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On Monday, Dec. 21, at the last meeting of the Duluth City Council for 2020, Gary Anderson declared, “We are in a climate emergency. Our earth is crying out. Our people are crying out.”
And Joel Sipress, another member of the council, announced, “We are killing our planet with plastic, and we’re killing our lake with plastic.”
Both of them were commenting on climate change while considering a proposed fee on plastic bags that had now been pushed back three times after initially being approved to start in April.
On Sept. 30, the Pew Charitable Trusts published an article about the rising waters threatening the Great Lakes communities. Emily Larson, the mayor of Duluth, talked about climate change and stated, “So many communities are stuck band-aiding and doing their best, because no one has set the table to talk about it honestly.”
And previously, in her 2019 state of the city address, Mayor Larson declared, “climate change is pounding our city.”
Recently, there has been a lot of talk about climate change in Duluth. There was the Our Planet, Our Future environmental summit in March, 2019 and the Climate>Duluth forum in September, 2019.
The Bag It Duluth campaign.
The Duluth Climate Mobilization initiative.
The Duluth Climate and Energy Network, Climate>Duluth series on PACT-TV, Duluth/365 Climate Initiative, and the Culture/Climate Duluth Project.
There’s the ongoing work of groups such as Duluth For Clean Water, Sierra Club, Citizens Climate Lobby and Minnesota Interfaith Power and Light. And numerous citizens have spoken about climate change at various city council meetings.
Unfortunately, there are still too many people in our city who have been programmed to believe that climate change is not real, that Duluth is immune from climate change or that the city could wait for another ten years to address climate change. Too many of us have been programmed to keep talking and not walk the walk. To not act.
If we had kept our eyes and ears open, we would have received a number of messages about climate change and its impact upon Duluth.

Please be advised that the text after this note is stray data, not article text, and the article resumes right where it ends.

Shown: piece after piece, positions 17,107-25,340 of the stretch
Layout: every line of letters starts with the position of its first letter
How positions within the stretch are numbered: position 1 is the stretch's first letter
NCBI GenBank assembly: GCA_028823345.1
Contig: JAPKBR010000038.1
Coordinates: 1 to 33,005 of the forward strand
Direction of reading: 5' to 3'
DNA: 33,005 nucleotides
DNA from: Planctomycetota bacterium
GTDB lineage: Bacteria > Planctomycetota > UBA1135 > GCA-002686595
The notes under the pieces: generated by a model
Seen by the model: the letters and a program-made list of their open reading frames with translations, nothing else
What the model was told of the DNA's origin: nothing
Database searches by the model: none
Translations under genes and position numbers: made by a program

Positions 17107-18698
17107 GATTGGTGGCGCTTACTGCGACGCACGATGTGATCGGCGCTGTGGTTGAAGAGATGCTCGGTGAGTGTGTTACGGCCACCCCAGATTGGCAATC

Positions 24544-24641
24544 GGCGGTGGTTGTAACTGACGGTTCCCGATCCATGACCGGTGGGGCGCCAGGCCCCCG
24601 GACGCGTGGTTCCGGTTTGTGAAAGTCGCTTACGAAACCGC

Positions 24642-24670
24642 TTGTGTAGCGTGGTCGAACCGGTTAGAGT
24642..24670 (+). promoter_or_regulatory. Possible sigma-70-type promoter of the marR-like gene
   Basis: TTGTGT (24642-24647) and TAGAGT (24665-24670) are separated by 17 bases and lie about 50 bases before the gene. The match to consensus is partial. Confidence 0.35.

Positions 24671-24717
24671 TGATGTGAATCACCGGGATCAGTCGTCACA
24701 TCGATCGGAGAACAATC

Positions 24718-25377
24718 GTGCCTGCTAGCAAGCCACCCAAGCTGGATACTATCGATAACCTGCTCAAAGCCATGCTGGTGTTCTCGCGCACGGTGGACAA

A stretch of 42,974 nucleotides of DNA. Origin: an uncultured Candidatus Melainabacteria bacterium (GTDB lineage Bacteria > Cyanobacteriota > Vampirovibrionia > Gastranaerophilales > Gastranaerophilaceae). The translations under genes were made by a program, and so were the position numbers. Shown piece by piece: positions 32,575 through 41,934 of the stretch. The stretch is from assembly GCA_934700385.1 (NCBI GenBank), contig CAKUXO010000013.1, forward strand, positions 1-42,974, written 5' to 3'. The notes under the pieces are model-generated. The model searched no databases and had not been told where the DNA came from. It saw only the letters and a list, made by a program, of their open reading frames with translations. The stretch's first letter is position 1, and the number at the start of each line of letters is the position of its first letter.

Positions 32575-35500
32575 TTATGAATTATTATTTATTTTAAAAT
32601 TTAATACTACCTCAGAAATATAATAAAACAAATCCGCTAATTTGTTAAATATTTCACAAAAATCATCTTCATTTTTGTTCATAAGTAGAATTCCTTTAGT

In the spring of 2018, a report titled “Vulnerable Populations and Climate Adaptation Framework” was presented to Duluth’s city government.
With the opening statement “Climate change is a global phenomenon that creates local impacts,” this report showed how climate change had already impacted Duluth and will increasingly affect the most vulnerable populations in our city.
Between the spring and summer of 2019, the Duluth News Tribune reported that the Great Lakes region was already warming up while the Star Tribune reported that the new pollution threat to the Great Lakes was microplastics.
And on Sept. 18, the journal Science published a study that stated there had been a 29 percent decline in the entire bird population of North America.
For too many of us, it’s like watching your favorite television show or program that’s been interrupted for an important message.
The only problem is you don’t listen. You don’t pay attention. You don’t take it personally. You don’t respond.
Well, Duluth, it’s time to interrupt this program, again, for an important message. Climate change is here to stay. This is something that you can’t deny or forget about. It’s not fake news. It will impact your life, your children’s lives and the lives of all future generations. Duluth is not “climate proof.”
In this moment, in the early days of 2021, it’s time for the citizens of our city to do two things.
First, contact the Duluth City Council and send them an important message. Pass a climate emergency resolution.
Second, ask the mayor and city council to help set up a table to talk about climate change.
Can Duluth start 2021 with a more responsible and proactive response to our climate crisis? And where does it all begin?
It starts with the city council passing a climate emergency resolution. It is a simple and yet very symbolic gesture to acknowledge the reality of climate change which has already begun to negatively impact the environment, public health, the economy and quality of life in Duluth.
In her book "On Fire: The Burning Case for a Green New Deal," Naomi Klein wrote, “The first stage is to name the emergency, because only once we are on emergency footing will we find the capacity to do what is required.”
The citizens of our city and the Duluth City Council need to name the emergency. Now.
It's time to act, Duluth
“Yes, you know. Everyone knows, but no one acts.”
Kim Stanley Robinson
The Ministry For The Future
To everyone in Duluth: It’s time to act. To acknowledge that climate change is real, and to ask the Duluth City Council to pass a climate emergency resolution so we can create a more resilient, sustainable and environmentally just city.
The next meeting of the Duluth City Council is on Monday, Jan. 11.